Cost Reduction Through Conservation
As did many other companies in 1990, scared-by-recession Global Turnkey Systems (GTS), a $10-million automation customizer, looked for ways to trim expenses. The Waldwick, N.J., enterprise, however, didn't nip at the salaries of its 90 employees. Rather, it embraced an A-to-Z recycling and energy-use program, attacking costs item by item. The outcome has proved so rewarding to GTS's bottom line that the company now stages well-attended seminars that teach local operations how to save money while saving the environment.
The program is still in a state of flux. But so far it's whittled a hefty 5% from GTS's roughly $250,000 overall monthly operating expenses, claims Michael Winer, who, as chief financial officer, heads the company's volunteer 10-person cost-paring committee. The most productive step to date has been an analysis of heating and air-conditioning usage, he says. Among its revelations was that in the summer, chilly workers were turning on individual electric heaters to neutralize cold spots caused by air-conditioning. Energy use in winter was equally counterproductive: blasts from office space heaters tended to drive corridor thermostats higher, cutting off heat flow to other offices, whose denizens would then add space heaters to their spaces. "Electricity and heating charges had seemed OK," Winer admits. "Of course, we didn't know how high they were at the time." Vents have since been reengineered to produce uniform temperatures throughout, and now there's nary a space heater to be found. Result: at least $2,000 a month shaved off the utility bill.
A conservation campaign virtually pays for itself, Winer points out. Earnest GTS employees collect and sell 18 tons of used paper per year, realizing revenues of up to $150 a month. In turn, throwing away less trash has led to additional savings of $442 a month in disposal services. The cash that comes back is parlayed into still more devices such as sun film over windows and energy-efficient lighting. The recent installation of low-flow faucets and low-water-level toilets trimmed 30% from water bills.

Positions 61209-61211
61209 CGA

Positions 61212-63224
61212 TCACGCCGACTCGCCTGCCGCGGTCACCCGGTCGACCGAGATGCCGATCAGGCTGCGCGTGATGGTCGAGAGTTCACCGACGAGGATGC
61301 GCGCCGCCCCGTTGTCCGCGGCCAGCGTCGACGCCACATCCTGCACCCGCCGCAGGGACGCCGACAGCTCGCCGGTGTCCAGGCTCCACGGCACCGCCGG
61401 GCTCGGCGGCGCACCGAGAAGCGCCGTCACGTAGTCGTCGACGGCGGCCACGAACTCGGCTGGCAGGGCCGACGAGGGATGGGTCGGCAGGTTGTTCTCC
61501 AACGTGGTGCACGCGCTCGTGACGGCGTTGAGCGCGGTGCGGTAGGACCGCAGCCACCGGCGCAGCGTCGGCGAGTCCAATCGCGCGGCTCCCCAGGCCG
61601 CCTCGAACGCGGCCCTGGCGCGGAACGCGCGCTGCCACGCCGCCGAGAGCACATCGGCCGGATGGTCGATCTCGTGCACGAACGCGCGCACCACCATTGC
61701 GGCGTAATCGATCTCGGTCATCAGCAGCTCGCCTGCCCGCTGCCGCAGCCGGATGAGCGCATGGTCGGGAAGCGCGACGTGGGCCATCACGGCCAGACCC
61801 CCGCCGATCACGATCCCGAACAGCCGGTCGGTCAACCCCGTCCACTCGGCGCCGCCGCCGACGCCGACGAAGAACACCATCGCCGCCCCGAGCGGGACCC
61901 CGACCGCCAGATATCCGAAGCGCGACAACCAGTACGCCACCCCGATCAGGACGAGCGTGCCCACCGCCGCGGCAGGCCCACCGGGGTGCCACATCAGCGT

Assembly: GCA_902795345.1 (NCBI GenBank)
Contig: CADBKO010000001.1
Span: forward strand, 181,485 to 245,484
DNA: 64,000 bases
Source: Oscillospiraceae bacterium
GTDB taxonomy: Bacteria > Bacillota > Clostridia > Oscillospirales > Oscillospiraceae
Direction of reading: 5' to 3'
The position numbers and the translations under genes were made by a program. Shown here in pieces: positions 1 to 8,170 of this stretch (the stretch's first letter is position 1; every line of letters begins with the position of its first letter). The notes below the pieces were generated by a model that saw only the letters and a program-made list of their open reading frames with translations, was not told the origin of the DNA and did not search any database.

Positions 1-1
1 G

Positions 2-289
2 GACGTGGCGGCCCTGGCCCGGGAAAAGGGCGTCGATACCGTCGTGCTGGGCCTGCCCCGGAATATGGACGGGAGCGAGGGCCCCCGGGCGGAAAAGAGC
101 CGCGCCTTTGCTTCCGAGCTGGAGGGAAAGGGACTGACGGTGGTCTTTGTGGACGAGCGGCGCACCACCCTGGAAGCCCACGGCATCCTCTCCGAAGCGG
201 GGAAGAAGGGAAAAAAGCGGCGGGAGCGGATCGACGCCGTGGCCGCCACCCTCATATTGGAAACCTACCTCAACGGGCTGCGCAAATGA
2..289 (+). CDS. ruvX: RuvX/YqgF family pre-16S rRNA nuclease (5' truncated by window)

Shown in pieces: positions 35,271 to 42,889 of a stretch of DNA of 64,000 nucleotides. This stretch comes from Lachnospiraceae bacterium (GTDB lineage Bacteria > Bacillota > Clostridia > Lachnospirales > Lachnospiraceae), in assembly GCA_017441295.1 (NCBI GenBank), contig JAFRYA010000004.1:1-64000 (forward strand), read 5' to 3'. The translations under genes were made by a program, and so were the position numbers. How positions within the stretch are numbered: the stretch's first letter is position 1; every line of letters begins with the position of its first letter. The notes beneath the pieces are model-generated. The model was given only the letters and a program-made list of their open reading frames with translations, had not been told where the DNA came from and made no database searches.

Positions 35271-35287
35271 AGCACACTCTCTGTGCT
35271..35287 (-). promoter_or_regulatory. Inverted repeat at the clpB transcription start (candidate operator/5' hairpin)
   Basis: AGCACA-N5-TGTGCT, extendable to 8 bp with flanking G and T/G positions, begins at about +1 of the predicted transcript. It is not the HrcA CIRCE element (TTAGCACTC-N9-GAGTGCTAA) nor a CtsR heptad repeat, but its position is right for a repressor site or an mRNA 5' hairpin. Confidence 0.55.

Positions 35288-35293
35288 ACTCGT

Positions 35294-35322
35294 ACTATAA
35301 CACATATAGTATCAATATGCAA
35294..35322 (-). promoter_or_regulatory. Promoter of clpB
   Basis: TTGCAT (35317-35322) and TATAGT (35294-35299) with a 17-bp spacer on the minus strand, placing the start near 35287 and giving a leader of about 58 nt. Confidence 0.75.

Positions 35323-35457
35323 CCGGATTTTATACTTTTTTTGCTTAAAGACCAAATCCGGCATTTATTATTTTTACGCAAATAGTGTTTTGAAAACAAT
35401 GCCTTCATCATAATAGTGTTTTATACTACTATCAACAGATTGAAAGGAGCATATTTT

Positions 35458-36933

Some Winer-endorsed tips:
* Distribute ceramic mugs instead of Styrofoam cups. Not only does this explicitly shrink cash outlay, but mugs have incalculable promotional value as corporate mementos.
* Devise a universal memo board. This can save thousands of dollars in annual paper costs otherwise committed to memo distribution.
* Don't locate wastebaskets near copy machines. Put recycling receptacles there instead.
* Centralize collection of aluminum cans. A business can either recover cash deposits on them or sell them to scrap dealers for around 2¢ each.
* Feed free bagels and doughnuts to employees. Make it known that such largess -- not to mention the continuance of pay rates -- can be credited to their efforts.
-- Robert A. Mamis
GTS also offers two free newsletters, based on its own experience, on how to start an office recycling program. Write to Laura Madaras, Global Turnkey Systems, 4 North St., Waldwick, NJ 07463.
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